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Giving ground for time.......

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  • #46
    There are many

    interesting thoughts and ways to go about this topic, and that is a good one.

    Cheers, an interesting view, thanks!!

    Tom

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    • #47
      Originally posted by Andrey

      In the Ukraine the Germans were stopped, their Ukrainian part of Barbarossa failed.
      If the Germans were "stopped" in the Ukraine, why were their forces many kilometers EAST of Kiev and heading North to meet Guderian? Ever hear of the Uman pocket?
      Last edited by amvas; 09 Dec 07, 04:38.

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      • #48
        Originally posted by Barbarossa View Post
        If the Germans were "stopped" in the Ukraine, why were their forces many kilometers EAST of Kiev and heading North to meet Guderian? Ever hear of the Uman pocket?
        Germans got much difficulties in Ukraine because SW fron had large armor units (i.e. mechanised corps) and used them more effectively than the other fronts. However that didn't prevent those from large losses and disappearing in July-August.

        The 6th and 12th Armies, which were surrounded in Uman pocket (or, to be mroe exact their remains) were escaping from surrounding for quite a long time retreating from the state frontier, while armies of the Western and North-Western fronts in the same situation were crashed within the few weeks of the war.

        Regards
        Alex
        If you fire a rifle at the past, the future will fire a cannon at you.....

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        • #49
          Originally posted by Rambow View Post
          Actually it seems "Ground for time" can be said practically about any campaign in any war where theater allowed to use it. But if you do not consider about that not only basing on lines on a map it becomes different.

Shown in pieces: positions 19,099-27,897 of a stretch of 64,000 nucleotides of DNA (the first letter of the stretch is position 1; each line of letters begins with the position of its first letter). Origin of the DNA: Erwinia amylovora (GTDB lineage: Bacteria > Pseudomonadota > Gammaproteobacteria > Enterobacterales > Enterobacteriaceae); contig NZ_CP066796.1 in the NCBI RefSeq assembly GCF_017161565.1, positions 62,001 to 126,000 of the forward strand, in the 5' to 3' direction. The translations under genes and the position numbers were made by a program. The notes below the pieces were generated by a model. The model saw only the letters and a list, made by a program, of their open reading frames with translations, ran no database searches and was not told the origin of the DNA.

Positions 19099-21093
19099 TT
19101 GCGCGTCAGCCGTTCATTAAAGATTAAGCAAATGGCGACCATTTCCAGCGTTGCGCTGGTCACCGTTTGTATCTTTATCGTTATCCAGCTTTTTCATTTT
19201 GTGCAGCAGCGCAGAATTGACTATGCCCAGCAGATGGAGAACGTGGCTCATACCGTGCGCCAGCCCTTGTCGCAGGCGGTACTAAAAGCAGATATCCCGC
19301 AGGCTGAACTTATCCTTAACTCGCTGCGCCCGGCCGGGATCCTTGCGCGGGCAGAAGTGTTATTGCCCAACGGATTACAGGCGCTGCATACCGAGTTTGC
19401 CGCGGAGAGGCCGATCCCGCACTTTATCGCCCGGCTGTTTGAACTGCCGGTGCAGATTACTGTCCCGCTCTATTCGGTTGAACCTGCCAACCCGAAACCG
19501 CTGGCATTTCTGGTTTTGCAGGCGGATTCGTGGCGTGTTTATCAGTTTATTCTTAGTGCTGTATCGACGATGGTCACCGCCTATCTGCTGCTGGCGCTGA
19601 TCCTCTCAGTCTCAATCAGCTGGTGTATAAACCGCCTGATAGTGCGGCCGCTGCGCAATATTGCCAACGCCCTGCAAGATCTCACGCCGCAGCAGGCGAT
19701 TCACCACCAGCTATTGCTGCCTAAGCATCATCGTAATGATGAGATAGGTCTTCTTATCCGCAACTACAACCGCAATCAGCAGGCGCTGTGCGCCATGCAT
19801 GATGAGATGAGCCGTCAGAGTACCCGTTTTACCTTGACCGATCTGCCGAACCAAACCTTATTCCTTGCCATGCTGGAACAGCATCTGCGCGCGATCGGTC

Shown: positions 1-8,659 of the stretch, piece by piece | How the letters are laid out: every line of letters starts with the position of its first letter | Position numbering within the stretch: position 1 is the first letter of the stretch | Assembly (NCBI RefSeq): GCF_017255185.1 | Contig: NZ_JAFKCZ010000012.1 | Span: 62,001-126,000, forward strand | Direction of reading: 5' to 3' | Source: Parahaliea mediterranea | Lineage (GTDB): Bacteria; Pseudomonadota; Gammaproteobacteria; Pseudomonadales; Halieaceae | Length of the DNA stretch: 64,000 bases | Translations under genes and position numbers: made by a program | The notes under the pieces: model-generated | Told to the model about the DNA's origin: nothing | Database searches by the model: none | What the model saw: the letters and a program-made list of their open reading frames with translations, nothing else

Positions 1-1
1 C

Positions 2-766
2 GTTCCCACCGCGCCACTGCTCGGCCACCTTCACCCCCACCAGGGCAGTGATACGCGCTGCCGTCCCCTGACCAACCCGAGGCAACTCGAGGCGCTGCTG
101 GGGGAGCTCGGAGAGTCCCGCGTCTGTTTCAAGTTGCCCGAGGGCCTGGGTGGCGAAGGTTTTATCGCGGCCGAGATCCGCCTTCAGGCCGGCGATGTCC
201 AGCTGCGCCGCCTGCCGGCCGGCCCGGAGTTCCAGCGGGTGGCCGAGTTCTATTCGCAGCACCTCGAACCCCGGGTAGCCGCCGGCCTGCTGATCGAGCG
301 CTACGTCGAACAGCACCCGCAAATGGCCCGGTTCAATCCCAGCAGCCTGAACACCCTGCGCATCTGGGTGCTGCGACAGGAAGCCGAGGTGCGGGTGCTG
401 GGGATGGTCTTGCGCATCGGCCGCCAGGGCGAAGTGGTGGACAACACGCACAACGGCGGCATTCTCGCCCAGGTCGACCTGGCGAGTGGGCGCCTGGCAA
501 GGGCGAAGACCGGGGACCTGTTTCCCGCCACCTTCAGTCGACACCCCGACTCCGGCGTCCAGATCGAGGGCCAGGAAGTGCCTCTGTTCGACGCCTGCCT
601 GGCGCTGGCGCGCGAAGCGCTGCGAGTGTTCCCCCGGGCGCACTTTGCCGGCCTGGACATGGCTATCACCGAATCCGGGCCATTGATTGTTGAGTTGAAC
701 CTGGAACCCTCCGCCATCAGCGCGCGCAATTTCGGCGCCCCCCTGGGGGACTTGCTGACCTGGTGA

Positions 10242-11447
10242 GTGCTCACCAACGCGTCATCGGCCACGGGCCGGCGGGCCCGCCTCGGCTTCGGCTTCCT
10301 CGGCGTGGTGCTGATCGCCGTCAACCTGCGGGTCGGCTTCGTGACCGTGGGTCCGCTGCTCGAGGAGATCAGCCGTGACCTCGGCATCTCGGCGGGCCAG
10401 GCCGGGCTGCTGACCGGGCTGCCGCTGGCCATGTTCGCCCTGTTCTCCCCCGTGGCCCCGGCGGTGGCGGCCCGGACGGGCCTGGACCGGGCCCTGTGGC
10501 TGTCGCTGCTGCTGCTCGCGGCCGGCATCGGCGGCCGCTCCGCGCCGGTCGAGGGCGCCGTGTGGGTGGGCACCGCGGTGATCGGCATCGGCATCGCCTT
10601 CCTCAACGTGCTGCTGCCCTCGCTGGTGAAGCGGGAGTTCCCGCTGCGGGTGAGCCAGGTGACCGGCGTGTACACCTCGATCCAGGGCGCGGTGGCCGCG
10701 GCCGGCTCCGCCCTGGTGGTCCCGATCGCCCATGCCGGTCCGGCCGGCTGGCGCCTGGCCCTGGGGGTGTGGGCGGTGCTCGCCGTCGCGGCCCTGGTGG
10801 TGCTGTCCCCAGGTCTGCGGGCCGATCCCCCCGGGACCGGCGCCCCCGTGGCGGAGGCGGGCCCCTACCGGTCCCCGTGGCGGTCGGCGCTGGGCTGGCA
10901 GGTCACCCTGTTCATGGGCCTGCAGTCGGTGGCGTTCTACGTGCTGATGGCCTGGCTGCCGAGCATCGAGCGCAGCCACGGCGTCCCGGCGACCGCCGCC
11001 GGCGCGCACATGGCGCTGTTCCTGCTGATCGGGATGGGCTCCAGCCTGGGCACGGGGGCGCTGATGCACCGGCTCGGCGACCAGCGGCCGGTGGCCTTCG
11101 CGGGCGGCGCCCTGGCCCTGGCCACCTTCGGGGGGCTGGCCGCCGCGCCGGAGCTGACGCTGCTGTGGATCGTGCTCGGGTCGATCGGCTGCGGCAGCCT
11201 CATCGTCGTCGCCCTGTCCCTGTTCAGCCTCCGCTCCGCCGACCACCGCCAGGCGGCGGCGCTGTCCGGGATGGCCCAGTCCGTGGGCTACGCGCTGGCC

I would like to draw attention to four features at the campaign of 1941:
          1. The Red Army were waged in war surprisingly and most of its troops were not mobilized and/or concentrated.

          2. Major german advantage - mobility - often made soviet retreat impossible: germans often occupied rear lines before soviets managed to reach them.

          3. As a result of previous points: troops which met germans near Smolensk and especially near Moscow mostly were not the same those had fought against them before. There were 5 new armies near Smolensk and 8 near Moscow.

          4. But those troops of "first wave" were not just lost - there counterattacks had lots of consequences. For instance famous german turn to the South was a direct result of aggressiveness of Kiev military district armies IMO.
          Agreed about the turn to the south because of Soviet aggressiveness, but the troops facing AGM were also counterattacking, e.g.Yelnia.

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          • #50
            Originally posted by Barbarossa View Post
            If the Germans were "stopped" in the Ukraine, why were their forces many kilometers EAST of Kiev and heading North to meet Guderian? Ever hear of the Uman pocket?